Last week, the New York City Council passed the highly contentious rezoning plan for the Upper Manhattan neighborhood of Inwood, often referred to as the last affordable neighborhood in Manhattan. The approved upzoning is meant to spur residential and commercial growth in the area while also allowing for the development of new affordable housing units, a key goal of New York City Mayor Bill de Blasio. Despite support from the local City Councilman Ydanis Rodriguez, community members and activists opposed the plan and protested until the very last minute – even throwing fake money at council members during the vote – fearful that the proposed zoning changes would displace longtime residents and make the neighborhood less affordable.
What will the rezoning do?
Under the rezoning, at least 1,600 new affordable housing units are expected to be built. At least 925 of those units will be constructed on city-owned land and at least 675 units have been proposed on private land as part of the Mandatory Inclusion Housing program, which requires developers to include a certain number of affordable apartments in otherwise market-rate developments.
In addition to the new housing that will be made possible by the zoning changes, the plan also includes about $200 million in promised investments from the city into the community. The money will go toward a new library branch, opening up the waterfront and a new tech hub.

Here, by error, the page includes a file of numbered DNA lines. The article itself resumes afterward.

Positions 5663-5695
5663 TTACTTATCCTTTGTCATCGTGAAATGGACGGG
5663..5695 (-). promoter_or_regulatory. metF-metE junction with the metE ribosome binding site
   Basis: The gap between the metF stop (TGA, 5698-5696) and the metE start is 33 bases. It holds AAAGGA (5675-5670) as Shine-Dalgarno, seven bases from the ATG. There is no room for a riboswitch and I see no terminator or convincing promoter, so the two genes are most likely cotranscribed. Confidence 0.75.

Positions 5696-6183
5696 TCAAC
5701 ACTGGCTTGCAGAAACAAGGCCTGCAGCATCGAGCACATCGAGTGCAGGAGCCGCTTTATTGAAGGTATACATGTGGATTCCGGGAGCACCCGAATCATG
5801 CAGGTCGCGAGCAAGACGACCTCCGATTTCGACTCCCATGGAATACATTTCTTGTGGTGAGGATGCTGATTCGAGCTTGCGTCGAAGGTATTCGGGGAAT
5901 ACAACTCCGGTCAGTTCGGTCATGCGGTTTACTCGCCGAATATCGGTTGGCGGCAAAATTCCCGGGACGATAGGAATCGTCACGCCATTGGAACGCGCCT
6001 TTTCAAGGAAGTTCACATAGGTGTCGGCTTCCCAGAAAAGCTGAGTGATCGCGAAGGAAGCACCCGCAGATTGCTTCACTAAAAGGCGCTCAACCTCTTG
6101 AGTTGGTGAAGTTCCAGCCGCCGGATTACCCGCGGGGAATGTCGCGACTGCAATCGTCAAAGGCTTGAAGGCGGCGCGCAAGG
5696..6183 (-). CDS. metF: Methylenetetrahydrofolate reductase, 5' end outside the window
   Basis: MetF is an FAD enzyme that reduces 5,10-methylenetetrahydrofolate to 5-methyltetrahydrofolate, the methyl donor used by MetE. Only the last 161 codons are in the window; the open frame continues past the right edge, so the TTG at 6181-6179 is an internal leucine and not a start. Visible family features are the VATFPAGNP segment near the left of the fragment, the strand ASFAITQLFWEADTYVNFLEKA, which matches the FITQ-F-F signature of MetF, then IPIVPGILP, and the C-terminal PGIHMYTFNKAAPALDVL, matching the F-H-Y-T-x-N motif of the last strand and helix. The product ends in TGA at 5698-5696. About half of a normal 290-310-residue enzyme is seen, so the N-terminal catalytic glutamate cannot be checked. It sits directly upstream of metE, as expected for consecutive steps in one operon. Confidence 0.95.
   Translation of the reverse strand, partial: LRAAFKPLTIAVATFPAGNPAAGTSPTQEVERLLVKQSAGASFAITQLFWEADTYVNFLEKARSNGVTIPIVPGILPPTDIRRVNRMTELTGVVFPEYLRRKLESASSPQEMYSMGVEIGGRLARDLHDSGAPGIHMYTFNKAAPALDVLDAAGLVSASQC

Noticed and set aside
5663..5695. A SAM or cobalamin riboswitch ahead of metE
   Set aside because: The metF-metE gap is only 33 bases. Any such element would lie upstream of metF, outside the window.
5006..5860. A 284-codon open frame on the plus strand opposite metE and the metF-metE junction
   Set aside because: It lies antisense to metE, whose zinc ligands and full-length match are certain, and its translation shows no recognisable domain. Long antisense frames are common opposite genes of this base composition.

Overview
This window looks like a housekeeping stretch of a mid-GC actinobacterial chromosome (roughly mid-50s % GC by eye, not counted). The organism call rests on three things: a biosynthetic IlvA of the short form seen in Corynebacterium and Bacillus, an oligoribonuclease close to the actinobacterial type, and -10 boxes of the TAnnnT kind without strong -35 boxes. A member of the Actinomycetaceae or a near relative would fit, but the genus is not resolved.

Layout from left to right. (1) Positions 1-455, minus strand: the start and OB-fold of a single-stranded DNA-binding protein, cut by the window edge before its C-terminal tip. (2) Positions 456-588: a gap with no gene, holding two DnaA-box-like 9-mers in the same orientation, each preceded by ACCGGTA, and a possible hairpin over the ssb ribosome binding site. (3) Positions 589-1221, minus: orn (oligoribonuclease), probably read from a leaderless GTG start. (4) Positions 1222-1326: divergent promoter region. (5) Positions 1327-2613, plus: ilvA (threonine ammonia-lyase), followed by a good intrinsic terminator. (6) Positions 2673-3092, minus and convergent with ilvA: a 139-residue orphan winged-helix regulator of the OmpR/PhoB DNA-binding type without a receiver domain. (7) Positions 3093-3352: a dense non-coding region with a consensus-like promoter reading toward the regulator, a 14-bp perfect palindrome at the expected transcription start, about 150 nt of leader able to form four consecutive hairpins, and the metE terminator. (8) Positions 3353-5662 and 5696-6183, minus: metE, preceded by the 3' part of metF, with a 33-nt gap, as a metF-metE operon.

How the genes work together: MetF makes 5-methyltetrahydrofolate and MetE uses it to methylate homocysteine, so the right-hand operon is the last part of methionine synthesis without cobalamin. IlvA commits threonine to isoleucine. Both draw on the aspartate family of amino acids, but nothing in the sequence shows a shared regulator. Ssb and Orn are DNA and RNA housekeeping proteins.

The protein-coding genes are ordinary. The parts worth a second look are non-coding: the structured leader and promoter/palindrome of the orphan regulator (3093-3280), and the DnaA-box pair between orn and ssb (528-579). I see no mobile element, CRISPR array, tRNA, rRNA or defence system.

The rezoning targets 59 blocks of the neighborhood which will now be opened up for development that will increase the density of the neighborhood. This is generally referred to as upzoning.
Why does the community oppose it?
As is the case in many rezonings, residents fear that as commercial and residential density increases and with an influx of market-rate apartments into the community, the area will be gentrified, people will get priced out of their homes and the culture of the community will be lost. This is a common concern in lower-income neighborhoods undergoing change.
Another point of contention is the plan’s affordable housing promises. Under the plan, any new private developments would be required to include either 25 percent of units to be affordable for those making 60 percent of the area median income or 20 percent of units for those making 40 percent. Protesters say the target incomes, $56,340 and $37,560, would still be out of reach for many of the extremely low-income residents in the area. In other words, they say the affordable housing that will be built will not benefit people already in the neighborhood and will promote people from outside the community to move in. Residents wanted 50 percent of new units to be set aside for those families who make less than the community median income.
Currently, the area median income is calculated using the entire city and the surrounding suburbs. For household of three, the area median income is $93,900. According to the U.S. Census Bureau, the median household income in Inwood is estimated at less than $46,000.
Additionally, small business owners fear that the influx of development expected to come along with the new zoning laws will force old mom-and-pop shops out of business. According to an analysis from the Manhattan borough president’s office, landlords could push out at least 150 small businesses in order to redevelop the land.